So, the moment I heard this story about possible problems with industrial-grade silicon breast implants my knee-jerk reaction was, ‘Hey, you wanna buy bigger tits in France then that’s your problem and I shouldn’t have to pay for it!’ Then I thought about it for a bit and completely changed my mind. I’m guessing that someone who has shelled out for breast implants in France is someone with cash to spare on cosmetic surgery and is unlikely to be a dole scrounging parasite. Therefore, it is probably the case that they’ve been paying into the NHS, and quite likely they have paid in a damned sight more than they’ve had in return, so why shouldn’t they have medical care if there’s a problem with those implants?

NHS doctors do not have the right to lecture us on our lifestyle choices or refuse care. They especially do not have that right when we are forced to pay them. I’ve written this before but I’ll write it again: it is like going into a chemist’s to buy Aspirin, paying your money, then being asked why you need the pills. When you say you have a hangover the assistant replies, ‘You shouldn’t drink so much and, because you have, that’s your own fault so I’m not giving you your Aspirin, but I’m keeping your money.’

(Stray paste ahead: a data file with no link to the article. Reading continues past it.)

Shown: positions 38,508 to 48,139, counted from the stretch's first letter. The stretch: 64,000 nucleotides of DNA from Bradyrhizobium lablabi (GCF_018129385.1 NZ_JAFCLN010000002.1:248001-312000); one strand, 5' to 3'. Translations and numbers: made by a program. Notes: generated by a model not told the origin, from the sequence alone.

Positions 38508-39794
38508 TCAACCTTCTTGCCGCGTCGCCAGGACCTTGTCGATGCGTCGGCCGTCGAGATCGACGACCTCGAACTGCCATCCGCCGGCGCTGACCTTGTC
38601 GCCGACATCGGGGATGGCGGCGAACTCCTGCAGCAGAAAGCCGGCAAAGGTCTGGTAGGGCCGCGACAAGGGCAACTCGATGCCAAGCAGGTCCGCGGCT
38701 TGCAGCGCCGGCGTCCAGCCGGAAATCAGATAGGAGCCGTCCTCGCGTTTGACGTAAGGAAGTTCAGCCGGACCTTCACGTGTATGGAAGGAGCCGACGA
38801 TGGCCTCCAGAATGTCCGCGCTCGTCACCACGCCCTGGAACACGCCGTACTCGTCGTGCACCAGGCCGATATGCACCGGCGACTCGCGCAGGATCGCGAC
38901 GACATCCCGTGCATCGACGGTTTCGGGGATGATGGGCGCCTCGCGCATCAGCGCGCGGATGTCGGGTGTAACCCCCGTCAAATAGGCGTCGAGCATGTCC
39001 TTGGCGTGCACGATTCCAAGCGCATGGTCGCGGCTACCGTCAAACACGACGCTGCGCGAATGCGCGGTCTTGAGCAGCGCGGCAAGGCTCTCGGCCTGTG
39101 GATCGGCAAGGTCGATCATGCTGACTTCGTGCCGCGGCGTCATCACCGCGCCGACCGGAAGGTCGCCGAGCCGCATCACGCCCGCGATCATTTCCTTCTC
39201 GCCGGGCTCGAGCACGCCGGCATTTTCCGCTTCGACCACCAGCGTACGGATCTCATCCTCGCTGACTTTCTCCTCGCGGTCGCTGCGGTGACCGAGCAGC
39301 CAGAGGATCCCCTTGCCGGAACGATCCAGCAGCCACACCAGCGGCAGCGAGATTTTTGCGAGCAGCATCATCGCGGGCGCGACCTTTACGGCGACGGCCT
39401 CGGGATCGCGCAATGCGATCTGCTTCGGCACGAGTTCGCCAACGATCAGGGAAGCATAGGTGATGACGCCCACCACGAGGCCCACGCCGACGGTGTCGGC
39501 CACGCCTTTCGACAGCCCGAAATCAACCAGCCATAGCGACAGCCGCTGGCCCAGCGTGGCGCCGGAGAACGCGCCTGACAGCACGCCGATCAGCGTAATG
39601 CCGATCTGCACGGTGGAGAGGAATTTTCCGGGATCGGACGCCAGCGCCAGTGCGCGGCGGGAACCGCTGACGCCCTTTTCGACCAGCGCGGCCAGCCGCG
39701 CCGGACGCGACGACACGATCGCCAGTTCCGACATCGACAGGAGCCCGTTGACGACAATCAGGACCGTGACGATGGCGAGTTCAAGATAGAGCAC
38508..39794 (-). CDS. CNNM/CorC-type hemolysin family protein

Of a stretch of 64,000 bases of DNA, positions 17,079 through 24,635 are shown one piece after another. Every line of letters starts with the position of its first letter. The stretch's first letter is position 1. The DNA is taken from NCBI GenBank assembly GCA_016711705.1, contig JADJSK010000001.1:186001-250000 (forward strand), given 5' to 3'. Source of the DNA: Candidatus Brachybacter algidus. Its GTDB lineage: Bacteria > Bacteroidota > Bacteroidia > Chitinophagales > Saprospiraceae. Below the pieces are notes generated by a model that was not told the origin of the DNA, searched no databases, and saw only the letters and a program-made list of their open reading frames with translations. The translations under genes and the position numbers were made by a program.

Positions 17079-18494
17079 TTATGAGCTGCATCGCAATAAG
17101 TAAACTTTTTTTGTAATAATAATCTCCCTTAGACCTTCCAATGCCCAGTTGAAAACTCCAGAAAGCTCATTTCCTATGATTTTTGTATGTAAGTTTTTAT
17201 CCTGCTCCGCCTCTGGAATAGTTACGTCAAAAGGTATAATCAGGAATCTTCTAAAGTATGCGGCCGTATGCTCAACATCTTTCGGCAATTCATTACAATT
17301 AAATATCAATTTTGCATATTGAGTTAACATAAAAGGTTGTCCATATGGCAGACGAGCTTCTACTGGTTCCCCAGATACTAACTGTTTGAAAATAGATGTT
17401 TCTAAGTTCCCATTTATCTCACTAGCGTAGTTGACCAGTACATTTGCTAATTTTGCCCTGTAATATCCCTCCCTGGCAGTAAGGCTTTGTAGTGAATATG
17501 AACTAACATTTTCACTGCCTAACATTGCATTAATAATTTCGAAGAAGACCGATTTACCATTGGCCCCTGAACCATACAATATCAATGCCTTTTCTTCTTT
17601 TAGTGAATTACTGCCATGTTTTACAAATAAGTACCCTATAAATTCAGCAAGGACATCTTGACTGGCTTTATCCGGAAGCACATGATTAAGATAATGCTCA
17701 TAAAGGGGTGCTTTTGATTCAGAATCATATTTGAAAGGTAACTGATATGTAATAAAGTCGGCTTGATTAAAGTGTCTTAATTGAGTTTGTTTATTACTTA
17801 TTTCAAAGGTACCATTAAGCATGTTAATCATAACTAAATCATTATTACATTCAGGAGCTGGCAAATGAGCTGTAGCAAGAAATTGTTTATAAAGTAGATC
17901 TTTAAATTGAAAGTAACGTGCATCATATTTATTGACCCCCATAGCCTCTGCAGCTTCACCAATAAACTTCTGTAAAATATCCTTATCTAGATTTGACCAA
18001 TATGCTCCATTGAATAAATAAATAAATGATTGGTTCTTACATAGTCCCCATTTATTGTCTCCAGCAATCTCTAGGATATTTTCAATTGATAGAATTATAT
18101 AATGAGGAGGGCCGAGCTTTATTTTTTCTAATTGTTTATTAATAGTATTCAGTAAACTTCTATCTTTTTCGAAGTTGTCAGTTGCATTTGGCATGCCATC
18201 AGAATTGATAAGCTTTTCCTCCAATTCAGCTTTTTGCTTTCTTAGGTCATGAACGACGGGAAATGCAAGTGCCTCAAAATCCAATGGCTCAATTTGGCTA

Of course while this has been going on some NHS berk was on TV connecting these breast implants to smoking and drinking. ‘The NHS has to pay for smokers and drinkers!’ she said, righteously offended. Okay, so the NHS has gone out and earned its own money has it? And it is now having to shell out on those evil smokers and drinkers is it? Erm, no, Mrs NHS Berk, that’s OUR money you’ve got there. We gave it to you on the basis that you would look after us when we’re ill. I don’t recollect anything about you being able to pillory people who aren’t behaving as you would wish. You can’t start changing the rules after the fact.